On 9/12/22 1:08 PM, Ali Çehreli wrote:
On 9/12/22 09:48, H. S. Teoh wrote:

 >> @nogc nothrow pure @safe
 >> unittest
 >> {
 >>      // ...
 >> }
 >> No, it isn't because unless my unittest code is impure, I can't catch
 >> my incorrect 'pure' etc. on my member functions.
 > [...]
 > Sure you can.  The `pure unittest` code obviously must itself be pure
 > (otherwise it wouldn't compile). If Foo introduces impure behaviour,
 > then the unittest, being pure, wouldn't be allowed to call Foo's impure
 > methods, which is what we want.  What's the problem?

There was a problem until you and others put me straigth. :)

What I meant was

- if I put 'pure' etc. on my templatized code,

- and then tested with a 'pure' unittest,

I wouldn't know that the gratuitous use of my 'pure' on the member function was wrong. I would be fooling myself thinking that I smartly wrote a 'pure' member function and a 'pure' unittest and all worked. Wrong idea! :)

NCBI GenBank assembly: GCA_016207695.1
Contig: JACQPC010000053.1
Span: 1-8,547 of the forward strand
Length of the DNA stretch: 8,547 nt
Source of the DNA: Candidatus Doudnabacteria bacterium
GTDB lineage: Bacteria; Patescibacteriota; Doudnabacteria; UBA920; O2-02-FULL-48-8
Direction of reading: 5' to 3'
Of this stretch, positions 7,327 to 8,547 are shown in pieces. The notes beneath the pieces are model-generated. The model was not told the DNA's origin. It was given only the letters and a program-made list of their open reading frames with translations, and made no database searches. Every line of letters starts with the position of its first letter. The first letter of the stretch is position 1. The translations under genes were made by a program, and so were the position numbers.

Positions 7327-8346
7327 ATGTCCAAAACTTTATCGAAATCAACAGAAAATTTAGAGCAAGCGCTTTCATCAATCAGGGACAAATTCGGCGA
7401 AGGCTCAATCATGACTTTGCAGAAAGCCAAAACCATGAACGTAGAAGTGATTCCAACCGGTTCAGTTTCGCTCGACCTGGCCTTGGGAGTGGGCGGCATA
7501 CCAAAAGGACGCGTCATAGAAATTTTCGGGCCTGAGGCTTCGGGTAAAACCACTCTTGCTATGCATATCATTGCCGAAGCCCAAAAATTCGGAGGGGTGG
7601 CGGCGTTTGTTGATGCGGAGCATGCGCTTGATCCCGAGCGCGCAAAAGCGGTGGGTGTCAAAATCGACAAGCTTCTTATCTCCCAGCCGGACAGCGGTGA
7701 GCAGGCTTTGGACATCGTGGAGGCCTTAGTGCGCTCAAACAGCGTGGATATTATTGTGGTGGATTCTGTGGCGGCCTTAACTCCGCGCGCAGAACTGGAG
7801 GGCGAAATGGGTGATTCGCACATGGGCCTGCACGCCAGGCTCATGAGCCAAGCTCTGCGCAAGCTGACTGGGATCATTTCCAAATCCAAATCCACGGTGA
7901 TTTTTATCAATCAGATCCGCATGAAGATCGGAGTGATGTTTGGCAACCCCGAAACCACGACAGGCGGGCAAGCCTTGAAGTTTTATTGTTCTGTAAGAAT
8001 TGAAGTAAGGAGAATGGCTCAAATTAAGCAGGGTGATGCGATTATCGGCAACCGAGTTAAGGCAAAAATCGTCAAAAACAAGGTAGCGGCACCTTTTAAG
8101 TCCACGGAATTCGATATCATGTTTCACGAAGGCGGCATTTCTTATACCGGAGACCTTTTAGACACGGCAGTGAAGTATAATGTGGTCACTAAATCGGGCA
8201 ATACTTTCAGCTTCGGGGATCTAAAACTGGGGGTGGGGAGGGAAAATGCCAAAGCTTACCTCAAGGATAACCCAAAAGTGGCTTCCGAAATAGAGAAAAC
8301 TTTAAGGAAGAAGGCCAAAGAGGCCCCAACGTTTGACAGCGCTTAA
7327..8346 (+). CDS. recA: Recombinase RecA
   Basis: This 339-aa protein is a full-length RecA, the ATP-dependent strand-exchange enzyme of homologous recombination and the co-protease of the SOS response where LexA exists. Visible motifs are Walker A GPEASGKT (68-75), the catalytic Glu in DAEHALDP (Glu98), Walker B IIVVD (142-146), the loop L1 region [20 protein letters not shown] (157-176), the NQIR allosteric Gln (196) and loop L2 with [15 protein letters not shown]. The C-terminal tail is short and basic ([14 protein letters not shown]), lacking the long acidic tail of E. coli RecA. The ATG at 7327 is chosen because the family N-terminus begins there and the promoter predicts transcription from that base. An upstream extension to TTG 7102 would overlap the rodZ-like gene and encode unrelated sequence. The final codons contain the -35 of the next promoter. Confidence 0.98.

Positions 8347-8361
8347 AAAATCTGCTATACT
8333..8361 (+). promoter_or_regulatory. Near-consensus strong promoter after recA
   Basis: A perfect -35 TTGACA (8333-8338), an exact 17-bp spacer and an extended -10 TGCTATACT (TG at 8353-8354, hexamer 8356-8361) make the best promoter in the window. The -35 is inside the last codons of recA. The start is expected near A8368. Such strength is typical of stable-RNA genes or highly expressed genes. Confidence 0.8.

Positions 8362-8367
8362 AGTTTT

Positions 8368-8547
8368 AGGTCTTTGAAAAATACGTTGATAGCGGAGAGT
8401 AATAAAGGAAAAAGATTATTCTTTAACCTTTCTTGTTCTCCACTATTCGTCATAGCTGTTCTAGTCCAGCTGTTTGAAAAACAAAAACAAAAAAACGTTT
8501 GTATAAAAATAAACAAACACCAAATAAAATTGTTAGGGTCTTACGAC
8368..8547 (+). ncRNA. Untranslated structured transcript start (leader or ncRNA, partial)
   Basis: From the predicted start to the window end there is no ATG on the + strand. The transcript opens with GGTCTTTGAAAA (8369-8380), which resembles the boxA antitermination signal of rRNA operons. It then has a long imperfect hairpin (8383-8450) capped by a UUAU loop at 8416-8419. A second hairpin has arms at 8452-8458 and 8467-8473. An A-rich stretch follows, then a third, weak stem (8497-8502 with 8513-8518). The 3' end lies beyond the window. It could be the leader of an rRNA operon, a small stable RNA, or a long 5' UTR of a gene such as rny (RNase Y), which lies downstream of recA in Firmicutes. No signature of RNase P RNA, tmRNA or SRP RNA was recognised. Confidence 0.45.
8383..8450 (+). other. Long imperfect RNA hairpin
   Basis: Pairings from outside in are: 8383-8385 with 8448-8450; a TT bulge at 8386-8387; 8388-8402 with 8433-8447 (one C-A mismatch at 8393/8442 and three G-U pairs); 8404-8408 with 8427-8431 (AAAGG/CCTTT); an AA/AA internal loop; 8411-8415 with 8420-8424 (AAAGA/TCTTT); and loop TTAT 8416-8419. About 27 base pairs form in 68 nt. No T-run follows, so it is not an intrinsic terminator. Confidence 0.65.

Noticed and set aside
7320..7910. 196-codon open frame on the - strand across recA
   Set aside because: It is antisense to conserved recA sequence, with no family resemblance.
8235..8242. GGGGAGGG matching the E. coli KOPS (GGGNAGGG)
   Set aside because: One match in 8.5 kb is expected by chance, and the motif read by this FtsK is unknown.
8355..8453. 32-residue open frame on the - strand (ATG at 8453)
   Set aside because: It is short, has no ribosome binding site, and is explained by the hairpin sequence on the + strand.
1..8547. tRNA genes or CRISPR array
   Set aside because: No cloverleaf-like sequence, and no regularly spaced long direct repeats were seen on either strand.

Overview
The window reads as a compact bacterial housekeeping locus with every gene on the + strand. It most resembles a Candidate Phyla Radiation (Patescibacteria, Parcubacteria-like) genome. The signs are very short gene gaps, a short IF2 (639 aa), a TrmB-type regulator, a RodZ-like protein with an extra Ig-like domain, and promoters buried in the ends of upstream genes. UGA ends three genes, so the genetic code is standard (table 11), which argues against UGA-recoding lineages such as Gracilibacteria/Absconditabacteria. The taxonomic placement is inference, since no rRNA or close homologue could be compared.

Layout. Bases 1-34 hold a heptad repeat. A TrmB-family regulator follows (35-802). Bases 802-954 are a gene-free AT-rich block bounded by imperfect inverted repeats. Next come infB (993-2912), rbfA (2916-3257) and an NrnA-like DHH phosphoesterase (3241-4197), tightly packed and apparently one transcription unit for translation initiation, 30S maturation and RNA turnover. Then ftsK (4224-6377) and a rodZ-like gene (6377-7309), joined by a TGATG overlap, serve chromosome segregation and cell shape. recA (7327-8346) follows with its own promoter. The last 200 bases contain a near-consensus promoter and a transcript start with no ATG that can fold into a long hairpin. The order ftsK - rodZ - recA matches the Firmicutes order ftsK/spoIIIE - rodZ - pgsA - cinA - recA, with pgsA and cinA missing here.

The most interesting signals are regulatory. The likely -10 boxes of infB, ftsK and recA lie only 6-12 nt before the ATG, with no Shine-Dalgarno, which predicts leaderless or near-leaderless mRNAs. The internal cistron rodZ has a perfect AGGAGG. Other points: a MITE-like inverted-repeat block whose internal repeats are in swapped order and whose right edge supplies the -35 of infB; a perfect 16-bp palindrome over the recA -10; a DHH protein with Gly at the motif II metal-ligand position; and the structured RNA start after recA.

So you are thinking about this the wrong way I believe.

When you put `pure` on a template function, you are saying "only instantiations where this function can be pure are allowed". Essentially, that's *you* telling your *user* "this must be pure!".

If your intent is to *enforce* pure functions only, then that's what you do. If your intent instead is to ensure that given proper parameters, the function will be pure, then the answer is to unittest.

I will say, sometimes this gets really annoying. Like if the unittest fails, you get very little information about *why* it's not working.

i.e. you expect the inference to be pure, but it's not. All you get is "impure unittest can't call impure function foo(...)". Figuring out the misinference cause is a chore today. I wish it would be easier.


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